In hindsight, I think the best image of the person I saw her as, is that of a mountain—Permanent. Immutable. Strong. I had a very complicated relationship with that mountain. Growing up she was my greatest advocate and protector, like I was a village or a crunchy hipster farming commune, shielded from the rest of the world in the shadow of that mountain, safe and supported.  Her expectations sometimes had the weight of a mountain. In her mind the future of her children hinged on their academic success. To that end she tolerated little short of perfection, in grades, behavior, and every aspect by which the world evaluated us and decided our fates. That weight was heavy but it wasn’t crushing; she was one of those people that could hold you to inhumanly high standards while also pouring into you enough love and pride to make you think your greatness was just enough to meet them. Unfortunately, as I grew up and became the person I am today, things changed. It’s an ugly truth that many black, queer youth, gain their identity at the expense of their family and I wasn’t an exception. That one little fact about me shifted my mountain; it went from this warm place where I felt loved and powerful, to a place that was cold and uninhabitable. Ultimately, that mountain was no longer my home, and she was no longer my mother.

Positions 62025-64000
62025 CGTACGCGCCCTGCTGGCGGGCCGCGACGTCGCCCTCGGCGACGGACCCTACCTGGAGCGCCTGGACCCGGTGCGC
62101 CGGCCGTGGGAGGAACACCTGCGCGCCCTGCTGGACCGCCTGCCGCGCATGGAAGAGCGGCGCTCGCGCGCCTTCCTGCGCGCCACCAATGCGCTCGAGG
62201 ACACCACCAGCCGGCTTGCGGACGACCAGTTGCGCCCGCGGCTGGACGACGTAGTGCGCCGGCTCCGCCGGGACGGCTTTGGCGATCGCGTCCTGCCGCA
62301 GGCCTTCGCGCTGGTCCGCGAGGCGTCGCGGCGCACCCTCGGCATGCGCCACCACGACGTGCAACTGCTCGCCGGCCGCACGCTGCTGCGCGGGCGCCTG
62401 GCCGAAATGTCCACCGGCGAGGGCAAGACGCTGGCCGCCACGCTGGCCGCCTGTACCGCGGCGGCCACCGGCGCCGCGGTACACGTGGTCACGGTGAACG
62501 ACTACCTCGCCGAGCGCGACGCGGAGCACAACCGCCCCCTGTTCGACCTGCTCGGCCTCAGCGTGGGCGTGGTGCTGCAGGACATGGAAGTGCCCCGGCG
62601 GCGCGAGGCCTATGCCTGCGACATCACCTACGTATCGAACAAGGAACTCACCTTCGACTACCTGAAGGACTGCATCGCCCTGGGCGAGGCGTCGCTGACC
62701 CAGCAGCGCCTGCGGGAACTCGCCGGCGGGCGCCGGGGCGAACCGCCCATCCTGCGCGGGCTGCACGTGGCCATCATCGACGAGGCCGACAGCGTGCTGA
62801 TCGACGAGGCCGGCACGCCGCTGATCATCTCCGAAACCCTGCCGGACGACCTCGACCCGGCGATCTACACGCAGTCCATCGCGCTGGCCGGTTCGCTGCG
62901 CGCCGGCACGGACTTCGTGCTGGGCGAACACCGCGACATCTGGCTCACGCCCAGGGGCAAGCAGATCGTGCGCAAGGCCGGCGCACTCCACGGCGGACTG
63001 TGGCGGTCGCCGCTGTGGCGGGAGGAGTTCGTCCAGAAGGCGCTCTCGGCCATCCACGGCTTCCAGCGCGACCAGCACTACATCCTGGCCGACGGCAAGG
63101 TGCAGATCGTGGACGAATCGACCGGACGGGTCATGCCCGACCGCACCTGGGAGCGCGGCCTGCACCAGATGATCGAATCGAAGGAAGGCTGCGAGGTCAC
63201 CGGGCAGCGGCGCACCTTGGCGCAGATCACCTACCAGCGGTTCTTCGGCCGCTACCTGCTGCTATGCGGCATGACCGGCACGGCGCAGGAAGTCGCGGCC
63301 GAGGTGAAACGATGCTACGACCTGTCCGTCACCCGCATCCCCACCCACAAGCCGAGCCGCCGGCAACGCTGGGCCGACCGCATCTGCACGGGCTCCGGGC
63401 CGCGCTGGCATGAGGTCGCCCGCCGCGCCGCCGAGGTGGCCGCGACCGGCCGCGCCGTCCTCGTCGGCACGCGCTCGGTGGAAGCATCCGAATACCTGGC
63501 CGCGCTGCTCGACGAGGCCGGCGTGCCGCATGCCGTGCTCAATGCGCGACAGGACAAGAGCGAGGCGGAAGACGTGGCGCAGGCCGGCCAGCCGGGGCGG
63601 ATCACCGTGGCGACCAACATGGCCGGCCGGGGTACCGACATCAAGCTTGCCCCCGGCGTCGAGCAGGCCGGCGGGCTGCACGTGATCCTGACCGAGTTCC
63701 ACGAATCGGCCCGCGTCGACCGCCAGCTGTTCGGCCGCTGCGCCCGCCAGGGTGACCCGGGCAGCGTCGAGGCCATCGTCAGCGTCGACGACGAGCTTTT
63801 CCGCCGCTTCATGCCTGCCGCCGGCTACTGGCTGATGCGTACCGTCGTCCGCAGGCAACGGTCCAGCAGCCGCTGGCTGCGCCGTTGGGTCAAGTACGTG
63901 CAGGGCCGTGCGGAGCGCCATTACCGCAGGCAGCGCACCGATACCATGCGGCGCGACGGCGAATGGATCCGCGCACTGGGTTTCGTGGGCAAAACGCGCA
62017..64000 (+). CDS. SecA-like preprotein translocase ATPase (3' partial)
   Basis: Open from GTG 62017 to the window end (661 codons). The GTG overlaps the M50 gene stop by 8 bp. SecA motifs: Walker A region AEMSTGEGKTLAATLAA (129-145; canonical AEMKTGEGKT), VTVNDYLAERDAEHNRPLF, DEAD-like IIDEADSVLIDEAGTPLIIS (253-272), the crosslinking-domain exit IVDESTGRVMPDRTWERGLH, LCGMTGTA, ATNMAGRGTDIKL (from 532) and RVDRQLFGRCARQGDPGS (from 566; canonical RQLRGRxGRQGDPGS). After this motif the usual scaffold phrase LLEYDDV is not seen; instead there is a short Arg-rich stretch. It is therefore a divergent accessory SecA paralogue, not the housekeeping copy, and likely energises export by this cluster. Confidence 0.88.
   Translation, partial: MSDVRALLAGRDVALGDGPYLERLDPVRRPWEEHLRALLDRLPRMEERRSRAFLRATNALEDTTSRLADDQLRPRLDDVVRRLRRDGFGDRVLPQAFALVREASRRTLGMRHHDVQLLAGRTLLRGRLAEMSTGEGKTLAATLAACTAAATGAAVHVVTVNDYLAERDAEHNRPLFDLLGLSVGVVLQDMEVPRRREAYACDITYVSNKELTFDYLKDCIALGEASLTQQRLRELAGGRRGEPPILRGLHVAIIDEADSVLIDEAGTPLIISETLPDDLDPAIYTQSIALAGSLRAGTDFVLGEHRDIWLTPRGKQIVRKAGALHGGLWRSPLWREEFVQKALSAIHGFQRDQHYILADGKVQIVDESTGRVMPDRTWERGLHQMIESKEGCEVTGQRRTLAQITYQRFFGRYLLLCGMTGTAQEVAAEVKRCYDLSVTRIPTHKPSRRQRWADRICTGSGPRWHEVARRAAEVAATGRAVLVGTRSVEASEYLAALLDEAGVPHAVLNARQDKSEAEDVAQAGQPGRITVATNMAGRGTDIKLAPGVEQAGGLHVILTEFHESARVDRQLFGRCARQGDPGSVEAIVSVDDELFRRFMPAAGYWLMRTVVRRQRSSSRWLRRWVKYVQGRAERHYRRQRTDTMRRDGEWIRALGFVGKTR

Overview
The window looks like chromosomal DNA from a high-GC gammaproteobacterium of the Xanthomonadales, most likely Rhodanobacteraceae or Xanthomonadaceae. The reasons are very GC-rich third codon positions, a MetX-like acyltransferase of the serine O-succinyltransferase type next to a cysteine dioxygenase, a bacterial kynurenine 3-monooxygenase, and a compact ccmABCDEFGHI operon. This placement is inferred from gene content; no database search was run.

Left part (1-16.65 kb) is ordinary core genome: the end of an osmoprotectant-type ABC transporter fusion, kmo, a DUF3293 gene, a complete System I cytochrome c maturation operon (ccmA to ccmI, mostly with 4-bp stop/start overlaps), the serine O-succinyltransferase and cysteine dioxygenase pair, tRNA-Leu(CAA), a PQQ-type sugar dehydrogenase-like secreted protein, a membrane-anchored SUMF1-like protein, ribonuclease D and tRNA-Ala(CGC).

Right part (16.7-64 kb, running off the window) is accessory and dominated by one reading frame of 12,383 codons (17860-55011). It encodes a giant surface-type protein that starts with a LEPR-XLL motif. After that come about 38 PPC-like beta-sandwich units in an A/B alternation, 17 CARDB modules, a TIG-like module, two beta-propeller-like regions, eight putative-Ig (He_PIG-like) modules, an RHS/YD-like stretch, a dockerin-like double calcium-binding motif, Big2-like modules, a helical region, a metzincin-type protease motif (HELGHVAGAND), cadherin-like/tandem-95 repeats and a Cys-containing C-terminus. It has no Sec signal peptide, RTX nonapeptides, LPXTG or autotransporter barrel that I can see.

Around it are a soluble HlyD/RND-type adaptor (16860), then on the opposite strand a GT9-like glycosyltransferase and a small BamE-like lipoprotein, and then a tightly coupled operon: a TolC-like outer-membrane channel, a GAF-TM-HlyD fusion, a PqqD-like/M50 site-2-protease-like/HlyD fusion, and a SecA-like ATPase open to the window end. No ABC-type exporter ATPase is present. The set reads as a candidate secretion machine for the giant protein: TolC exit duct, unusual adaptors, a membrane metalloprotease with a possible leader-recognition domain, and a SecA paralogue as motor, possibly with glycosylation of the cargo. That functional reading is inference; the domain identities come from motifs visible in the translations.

Fast forward nearly a decade to that day on June 14th, when that mountain called me for the first time in years and told me she had “Stage 4 Pancreatic Cancer”. Honestly the first few moments I was low-key sure someone was playing a joke on me; or that I had punched a baby in my past life and this was some cosmic hex finally coming back to bite me. The irony of the situation was almost palpable, just two days ago I’d listened to professors outline in excruciating detail the different types of pancreatic cancer: mucinous, neuroendocrine, adenocarcinoma, signet ring, pastrami and basil...no wait, that’s lunch. Jokes aside, regardless of type, the thing that unified them was, by the time you reached stage 4, there was little left to be done. So, when my mother, my mountain said “Be honest, how bad is it?”, I was in the uncomfortable position of balancing integrity and empathy; being true to her reality, that by my estimation her life was at its end, and also leaving her with some modicum of hope. You would think that knowing her would help but it only served to convolute things: my mom was a straight shooter, blunt to a fault and someone who really didn’t reserve time for frivolous chatter—but she was also a warrior, someone who would fight against even the most improbable odds.   If there was one cancer patient who I knew could handle the battery of increasingly risky treatments that doctor’s use as prognoses worsen, it was her. She not only could fight, but would need to because of who she was. So, for her to be diagnosed with a cancer that didn’t even warrant the most desperate Hail Mary’s, that broke my heart.